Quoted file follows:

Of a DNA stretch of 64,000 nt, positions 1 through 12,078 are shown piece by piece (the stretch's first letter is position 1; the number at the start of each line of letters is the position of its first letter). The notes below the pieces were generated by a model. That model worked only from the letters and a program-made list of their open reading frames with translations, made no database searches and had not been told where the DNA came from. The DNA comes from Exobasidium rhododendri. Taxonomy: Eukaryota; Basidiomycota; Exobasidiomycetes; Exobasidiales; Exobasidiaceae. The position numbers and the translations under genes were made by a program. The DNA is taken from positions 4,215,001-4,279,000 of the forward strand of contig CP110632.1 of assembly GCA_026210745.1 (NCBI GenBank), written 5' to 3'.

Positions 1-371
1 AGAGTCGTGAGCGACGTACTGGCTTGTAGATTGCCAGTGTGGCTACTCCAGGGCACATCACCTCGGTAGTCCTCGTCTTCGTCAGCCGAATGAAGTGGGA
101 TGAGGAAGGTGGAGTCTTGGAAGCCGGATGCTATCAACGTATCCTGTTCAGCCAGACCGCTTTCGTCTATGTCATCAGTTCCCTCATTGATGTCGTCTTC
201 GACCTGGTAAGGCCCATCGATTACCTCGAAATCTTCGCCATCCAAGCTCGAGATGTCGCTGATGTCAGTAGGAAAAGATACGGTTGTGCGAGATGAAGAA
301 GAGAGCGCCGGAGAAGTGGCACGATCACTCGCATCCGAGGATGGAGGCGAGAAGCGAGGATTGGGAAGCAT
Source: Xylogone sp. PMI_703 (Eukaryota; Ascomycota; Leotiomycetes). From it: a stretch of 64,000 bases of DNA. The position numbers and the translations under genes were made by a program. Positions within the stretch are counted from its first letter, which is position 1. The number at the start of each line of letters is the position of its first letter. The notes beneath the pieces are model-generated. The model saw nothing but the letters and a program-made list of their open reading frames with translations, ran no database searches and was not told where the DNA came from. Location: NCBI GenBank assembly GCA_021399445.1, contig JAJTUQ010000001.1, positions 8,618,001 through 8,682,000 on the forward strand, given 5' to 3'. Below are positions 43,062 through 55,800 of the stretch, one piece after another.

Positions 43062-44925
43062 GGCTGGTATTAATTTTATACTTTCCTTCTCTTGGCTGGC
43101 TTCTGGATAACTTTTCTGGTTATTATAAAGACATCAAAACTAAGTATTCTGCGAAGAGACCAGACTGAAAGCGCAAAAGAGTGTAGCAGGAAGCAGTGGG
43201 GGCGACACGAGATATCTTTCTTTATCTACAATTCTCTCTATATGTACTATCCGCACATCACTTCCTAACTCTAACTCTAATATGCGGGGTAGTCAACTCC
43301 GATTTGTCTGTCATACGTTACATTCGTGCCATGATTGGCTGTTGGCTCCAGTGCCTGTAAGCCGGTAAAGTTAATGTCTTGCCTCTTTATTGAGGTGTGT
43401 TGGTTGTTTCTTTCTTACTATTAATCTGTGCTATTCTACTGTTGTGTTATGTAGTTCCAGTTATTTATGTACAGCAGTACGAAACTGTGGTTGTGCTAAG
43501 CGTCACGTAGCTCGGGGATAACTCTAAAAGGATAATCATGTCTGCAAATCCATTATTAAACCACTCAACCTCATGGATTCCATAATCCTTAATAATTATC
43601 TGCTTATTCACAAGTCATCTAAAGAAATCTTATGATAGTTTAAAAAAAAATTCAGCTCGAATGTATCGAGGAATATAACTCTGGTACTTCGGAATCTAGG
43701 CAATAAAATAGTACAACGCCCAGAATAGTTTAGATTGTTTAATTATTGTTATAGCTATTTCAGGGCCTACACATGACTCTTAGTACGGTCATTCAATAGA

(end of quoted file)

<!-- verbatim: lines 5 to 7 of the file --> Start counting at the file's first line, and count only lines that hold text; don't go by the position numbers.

201 GACCTGGTAAGGCCCATCGATTACCTCGAAATCTTCGCCATCCAAGCTCGAGATGTCGCTGATGTCAGTAGGAAAAGATACGGTTGTGCGAGATGAAGAA
301 GAGAGCGCCGGAGAAGTGGCACGATCACTCGCATCCGAGGATGGAGGCGAGAAGCGAGGATTGGGAAGCAT
Source: Xylogone sp. PMI_703 (Eukaryota; Ascomycota; Leotiomycetes). From it: a stretch of 64,000 bases of DNA. The position numbers and the translations under genes were made by a program. Positions within the stretch are counted from its first letter, which is position 1. The number at the start of each line of letters is the position of its first letter. The notes beneath the pieces are model-generated. The model saw nothing but the letters and a program-made list of their open reading frames with translations, ran no database searches and was not told where the DNA came from. Location: NCBI GenBank assembly GCA_021399445.1, contig JAJTUQ010000001.1, positions 8,618,001 through 8,682,000 on the forward strand, given 5' to 3'. Below are positions 43,062 through 55,800 of the stretch, one piece after another.